US Airways Group Inc (LCC), Delta Air Lines, Inc. (DAL): Why Buffett May Be Wrong About Airlines

For United and American, Buffett’s airline mantra may be quite accurate. Both companies are plowing billions of dollars a year into expensive new aircraft, and the resulting debt burden could limit their flexibility going forward. In an industry downturn, these two companies seem like the ones most likely to run into trouble.

The “reformed” airlines
However, not every airline follows the failed policies that have justified Buffett’s negative opinion of the sector. Delta Air Lines, Inc. (NYSE:DAL) and Allegiant Travel Company (NASDAQ:ALGT) have both distinguished themselves in recent years through their use of used aircraft to reduce capital expenditures.

Allegiant exclusively flies used planes that it can buy or rent cheaply after other airlines have upgraded to newer models. Allegiant Travel Company (NASDAQ:ALGT) has used this strategy to grow rapidly over the past decade, while remaining consistently profitable. Furthermore, the company has more cash than debt. Clearly, this is an airline that doesn’t act the way Buffett expects! Allegiant Travel Company (NASDAQ:ALGT)’s “capital-light” strategy makes it more flexible and more profitable than most rivals.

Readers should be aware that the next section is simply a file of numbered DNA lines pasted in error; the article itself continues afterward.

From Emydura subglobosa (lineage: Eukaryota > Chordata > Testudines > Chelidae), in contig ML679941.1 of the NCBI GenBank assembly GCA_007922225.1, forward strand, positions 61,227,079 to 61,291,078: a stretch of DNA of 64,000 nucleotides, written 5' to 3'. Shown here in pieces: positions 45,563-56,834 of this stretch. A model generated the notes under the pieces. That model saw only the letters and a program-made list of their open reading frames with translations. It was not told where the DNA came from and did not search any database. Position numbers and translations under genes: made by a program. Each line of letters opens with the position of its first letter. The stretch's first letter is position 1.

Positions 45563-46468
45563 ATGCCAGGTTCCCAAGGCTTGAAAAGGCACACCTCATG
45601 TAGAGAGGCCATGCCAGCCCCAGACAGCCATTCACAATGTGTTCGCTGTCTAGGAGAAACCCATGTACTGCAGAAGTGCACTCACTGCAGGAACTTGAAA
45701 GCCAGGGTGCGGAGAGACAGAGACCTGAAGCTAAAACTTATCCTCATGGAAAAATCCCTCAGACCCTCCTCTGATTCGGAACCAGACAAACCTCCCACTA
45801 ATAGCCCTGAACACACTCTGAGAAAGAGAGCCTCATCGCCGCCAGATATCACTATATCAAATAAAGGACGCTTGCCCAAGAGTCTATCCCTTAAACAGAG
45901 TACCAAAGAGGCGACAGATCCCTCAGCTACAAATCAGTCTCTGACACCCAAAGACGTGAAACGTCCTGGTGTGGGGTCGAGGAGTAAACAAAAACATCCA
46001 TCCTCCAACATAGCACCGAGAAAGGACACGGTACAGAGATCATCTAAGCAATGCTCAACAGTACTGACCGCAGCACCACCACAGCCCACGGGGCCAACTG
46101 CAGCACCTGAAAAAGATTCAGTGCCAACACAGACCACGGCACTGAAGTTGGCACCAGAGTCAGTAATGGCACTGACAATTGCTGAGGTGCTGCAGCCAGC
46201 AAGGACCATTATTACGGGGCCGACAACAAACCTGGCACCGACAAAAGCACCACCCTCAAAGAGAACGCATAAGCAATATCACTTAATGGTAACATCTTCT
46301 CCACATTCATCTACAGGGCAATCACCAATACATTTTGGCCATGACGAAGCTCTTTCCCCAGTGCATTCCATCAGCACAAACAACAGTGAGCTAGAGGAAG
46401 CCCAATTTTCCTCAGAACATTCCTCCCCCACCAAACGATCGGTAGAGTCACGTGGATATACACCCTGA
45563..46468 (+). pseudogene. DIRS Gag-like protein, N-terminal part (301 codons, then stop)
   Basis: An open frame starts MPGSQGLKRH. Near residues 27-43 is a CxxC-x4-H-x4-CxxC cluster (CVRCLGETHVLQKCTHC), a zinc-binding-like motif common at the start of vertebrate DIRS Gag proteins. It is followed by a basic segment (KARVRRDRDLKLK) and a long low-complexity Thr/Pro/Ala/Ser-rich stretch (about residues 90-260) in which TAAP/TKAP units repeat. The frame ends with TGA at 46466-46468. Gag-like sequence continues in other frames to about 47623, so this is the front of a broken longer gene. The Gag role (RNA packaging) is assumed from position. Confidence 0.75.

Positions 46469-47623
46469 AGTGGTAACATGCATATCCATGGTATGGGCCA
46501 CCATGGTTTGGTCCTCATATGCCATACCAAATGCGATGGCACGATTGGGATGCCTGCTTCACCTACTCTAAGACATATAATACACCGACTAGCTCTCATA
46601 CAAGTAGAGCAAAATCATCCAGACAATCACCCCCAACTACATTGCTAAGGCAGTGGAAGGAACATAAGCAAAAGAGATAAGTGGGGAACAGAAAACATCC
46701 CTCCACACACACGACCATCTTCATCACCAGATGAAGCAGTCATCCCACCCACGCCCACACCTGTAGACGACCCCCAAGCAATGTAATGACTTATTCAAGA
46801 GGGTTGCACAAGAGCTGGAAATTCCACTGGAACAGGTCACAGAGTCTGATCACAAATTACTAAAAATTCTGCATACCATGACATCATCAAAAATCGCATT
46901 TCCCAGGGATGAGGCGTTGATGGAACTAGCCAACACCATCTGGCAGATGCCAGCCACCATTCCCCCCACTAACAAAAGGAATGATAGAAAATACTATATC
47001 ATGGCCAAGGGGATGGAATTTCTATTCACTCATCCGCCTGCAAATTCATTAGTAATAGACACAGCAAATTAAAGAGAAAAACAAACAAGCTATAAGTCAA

Delta Air Lines, Inc. (NYSE:DAL) hasn’t gone to the same extremes as Allegiant, but it still takes advantage of cheaper used planes quite frequently. It’s been buying up used MD-90s for years and recently leased 88 used Boeing 717s from Southwest. Furthermore, the company keeps its planes flying longer than competitors; Delta Air Lines, Inc. (NYSE:DAL) still flies some DC-9s that are nearly 35 years old on average. This strategy has helped Delta Air Lines, Inc. (NYSE:DAL) deliver higher profit than its peers recently, while limiting its debt load.

Foolish bottom line
Warren Buffett is half right about airlines. Airlines with low profitability that go on capital spending binges — such as United and American — should probably be avoided. On the other hand, more profitable airlines that have disciplined capital spending — such as Allegiant and Delta Air Lines, Inc. (NYSE:DAL)– may be able to deliver long-term profits for investors. These are the companies that may be of interest to long-term investors.

The article Why Warren Buffett May Be Wrong About Airlines originally appeared on is written by Adam Levine-Weinberg.

Adam Levine-Weinberg is short shares of United Continental Holdings (NYSE:UAL) and is long September 2013 $33 puts on United Continental Holdings. The Motley Fool recommends Southwest Airlines.

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